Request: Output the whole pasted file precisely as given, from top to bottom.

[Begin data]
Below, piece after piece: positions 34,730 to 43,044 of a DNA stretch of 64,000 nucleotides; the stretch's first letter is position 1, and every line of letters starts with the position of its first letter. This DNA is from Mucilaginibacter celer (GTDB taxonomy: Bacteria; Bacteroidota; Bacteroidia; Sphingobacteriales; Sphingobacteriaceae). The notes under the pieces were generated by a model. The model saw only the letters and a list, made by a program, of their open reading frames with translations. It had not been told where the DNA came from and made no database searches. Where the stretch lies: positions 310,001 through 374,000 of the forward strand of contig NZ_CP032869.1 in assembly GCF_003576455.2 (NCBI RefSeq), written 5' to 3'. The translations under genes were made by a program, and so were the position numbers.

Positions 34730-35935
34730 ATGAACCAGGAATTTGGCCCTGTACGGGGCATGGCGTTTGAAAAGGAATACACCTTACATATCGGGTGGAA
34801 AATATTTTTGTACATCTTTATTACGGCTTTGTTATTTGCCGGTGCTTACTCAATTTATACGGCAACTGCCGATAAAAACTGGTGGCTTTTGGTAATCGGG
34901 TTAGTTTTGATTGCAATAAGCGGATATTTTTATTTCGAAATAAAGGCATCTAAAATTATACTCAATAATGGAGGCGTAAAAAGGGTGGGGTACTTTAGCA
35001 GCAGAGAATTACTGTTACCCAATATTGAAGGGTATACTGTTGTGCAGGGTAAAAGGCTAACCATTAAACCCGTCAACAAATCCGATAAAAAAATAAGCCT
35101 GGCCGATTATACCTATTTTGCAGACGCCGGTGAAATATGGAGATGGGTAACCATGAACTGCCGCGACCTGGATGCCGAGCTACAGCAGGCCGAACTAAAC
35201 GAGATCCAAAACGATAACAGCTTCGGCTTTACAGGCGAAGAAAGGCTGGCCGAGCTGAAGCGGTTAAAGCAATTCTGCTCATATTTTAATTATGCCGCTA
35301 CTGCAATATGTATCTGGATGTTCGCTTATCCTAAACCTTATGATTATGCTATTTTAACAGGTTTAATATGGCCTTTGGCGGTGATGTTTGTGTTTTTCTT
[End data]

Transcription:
Below, piece after piece: positions 34,730 to 43,044 of a DNA stretch of 64,000 nucleotides; the stretch's first letter is position 1, and every line of letters starts with the position of its first letter. This DNA is from Mucilaginibacter celer (GTDB taxonomy: Bacteria; Bacteroidota; Bacteroidia; Sphingobacteriales; Sphingobacteriaceae). The notes under the pieces were generated by a model. The model saw only the letters and a list, made by a program, of their open reading frames with translations. It had not been told where the DNA came from and made no database searches. Where the stretch lies: positions 310,001 through 374,000 of the forward strand of contig NZ_CP032869.1 in assembly GCF_003576455.2 (NCBI RefSeq), written 5' to 3'. The translations under genes were made by a program, and so were the position numbers.

Positions 34730-35935
34730 ATGAACCAGGAATTTGGCCCTGTACGGGGCATGGCGTTTGAAAAGGAATACACCTTACATATCGGGTGGAA
34801 AATATTTTTGTACATCTTTATTACGGCTTTGTTATTTGCCGGTGCTTACTCAATTTATACGGCAACTGCCGATAAAAACTGGTGGCTTTTGGTAATCGGG
34901 TTAGTTTTGATTGCAATAAGCGGATATTTTTATTTCGAAATAAAGGCATCTAAAATTATACTCAATAATGGAGGCGTAAAAAGGGTGGGGTACTTTAGCA
35001 GCAGAGAATTACTGTTACCCAATATTGAAGGGTATACTGTTGTGCAGGGTAAAAGGCTAACCATTAAACCCGTCAACAAATCCGATAAAAAAATAAGCCT
35101 GGCCGATTATACCTATTTTGCAGACGCCGGTGAAATATGGAGATGGGTAACCATGAACTGCCGCGACCTGGATGCCGAGCTACAGCAGGCCGAACTAAAC
35201 GAGATCCAAAACGATAACAGCTTCGGCTTTACAGGCGAAGAAAGGCTGGCCGAGCTGAAGCGGTTAAAGCAATTCTGCTCATATTTTAATTATGCCGCTA
35301 CTGCAATATGTATCTGGATGTTCGCTTATCCTAAACCTTATGATTATGCTATTTTAACAGGTTTAATATGGCCTTTGGCGGTGATGTTTGTGTTTTTCTT